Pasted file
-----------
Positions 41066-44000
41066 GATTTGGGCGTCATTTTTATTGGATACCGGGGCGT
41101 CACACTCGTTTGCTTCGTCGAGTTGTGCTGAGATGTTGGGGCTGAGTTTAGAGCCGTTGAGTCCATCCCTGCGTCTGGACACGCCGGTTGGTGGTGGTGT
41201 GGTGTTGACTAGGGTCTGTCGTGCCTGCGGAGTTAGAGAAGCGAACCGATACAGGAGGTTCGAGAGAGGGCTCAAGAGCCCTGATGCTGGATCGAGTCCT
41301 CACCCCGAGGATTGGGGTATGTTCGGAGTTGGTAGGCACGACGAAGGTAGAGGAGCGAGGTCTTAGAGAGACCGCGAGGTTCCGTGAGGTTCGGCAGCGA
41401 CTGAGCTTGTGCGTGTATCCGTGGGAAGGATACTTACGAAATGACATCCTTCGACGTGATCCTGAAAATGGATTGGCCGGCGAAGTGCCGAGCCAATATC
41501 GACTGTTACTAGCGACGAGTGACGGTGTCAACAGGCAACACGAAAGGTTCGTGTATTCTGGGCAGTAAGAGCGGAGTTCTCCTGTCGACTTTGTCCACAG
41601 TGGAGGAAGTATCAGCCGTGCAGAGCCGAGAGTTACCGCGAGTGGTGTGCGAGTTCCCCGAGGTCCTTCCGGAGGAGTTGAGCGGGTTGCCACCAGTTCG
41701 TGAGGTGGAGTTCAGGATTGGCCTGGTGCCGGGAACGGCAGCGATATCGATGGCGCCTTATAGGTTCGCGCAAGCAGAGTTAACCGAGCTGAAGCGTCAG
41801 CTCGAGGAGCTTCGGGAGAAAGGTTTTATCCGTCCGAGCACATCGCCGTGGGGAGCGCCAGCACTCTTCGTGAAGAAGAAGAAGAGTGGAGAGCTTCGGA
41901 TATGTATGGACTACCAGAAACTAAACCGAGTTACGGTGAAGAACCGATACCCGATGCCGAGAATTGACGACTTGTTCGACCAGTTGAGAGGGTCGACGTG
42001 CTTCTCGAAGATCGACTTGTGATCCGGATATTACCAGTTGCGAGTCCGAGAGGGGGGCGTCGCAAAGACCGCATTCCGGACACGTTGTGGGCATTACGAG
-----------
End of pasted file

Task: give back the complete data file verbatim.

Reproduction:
Positions 41066-44000
41066 GATTTGGGCGTCATTTTTATTGGATACCGGGGCGT
41101 CACACTCGTTTGCTTCGTCGAGTTGTGCTGAGATGTTGGGGCTGAGTTTAGAGCCGTTGAGTCCATCCCTGCGTCTGGACACGCCGGTTGGTGGTGGTGT
41201 GGTGTTGACTAGGGTCTGTCGTGCCTGCGGAGTTAGAGAAGCGAACCGATACAGGAGGTTCGAGAGAGGGCTCAAGAGCCCTGATGCTGGATCGAGTCCT
41301 CACCCCGAGGATTGGGGTATGTTCGGAGTTGGTAGGCACGACGAAGGTAGAGGAGCGAGGTCTTAGAGAGACCGCGAGGTTCCGTGAGGTTCGGCAGCGA
41401 CTGAGCTTGTGCGTGTATCCGTGGGAAGGATACTTACGAAATGACATCCTTCGACGTGATCCTGAAAATGGATTGGCCGGCGAAGTGCCGAGCCAATATC
41501 GACTGTTACTAGCGACGAGTGACGGTGTCAACAGGCAACACGAAAGGTTCGTGTATTCTGGGCAGTAAGAGCGGAGTTCTCCTGTCGACTTTGTCCACAG
41601 TGGAGGAAGTATCAGCCGTGCAGAGCCGAGAGTTACCGCGAGTGGTGTGCGAGTTCCCCGAGGTCCTTCCGGAGGAGTTGAGCGGGTTGCCACCAGTTCG
41701 TGAGGTGGAGTTCAGGATTGGCCTGGTGCCGGGAACGGCAGCGATATCGATGGCGCCTTATAGGTTCGCGCAAGCAGAGTTAACCGAGCTGAAGCGTCAG
41801 CTCGAGGAGCTTCGGGAGAAAGGTTTTATCCGTCCGAGCACATCGCCGTGGGGAGCGCCAGCACTCTTCGTGAAGAAGAAGAAGAGTGGAGAGCTTCGGA
41901 TATGTATGGACTACCAGAAACTAAACCGAGTTACGGTGAAGAACCGATACCCGATGCCGAGAATTGACGACTTGTTCGACCAGTTGAGAGGGTCGACGTG
42001 CTTCTCGAAGATCGACTTGTGATCCGGATATTACCAGTTGCGAGTCCGAGAGGGGGGCGTCGCAAAGACCGCATTCCGGACACGTTGTGGGCATTACGAG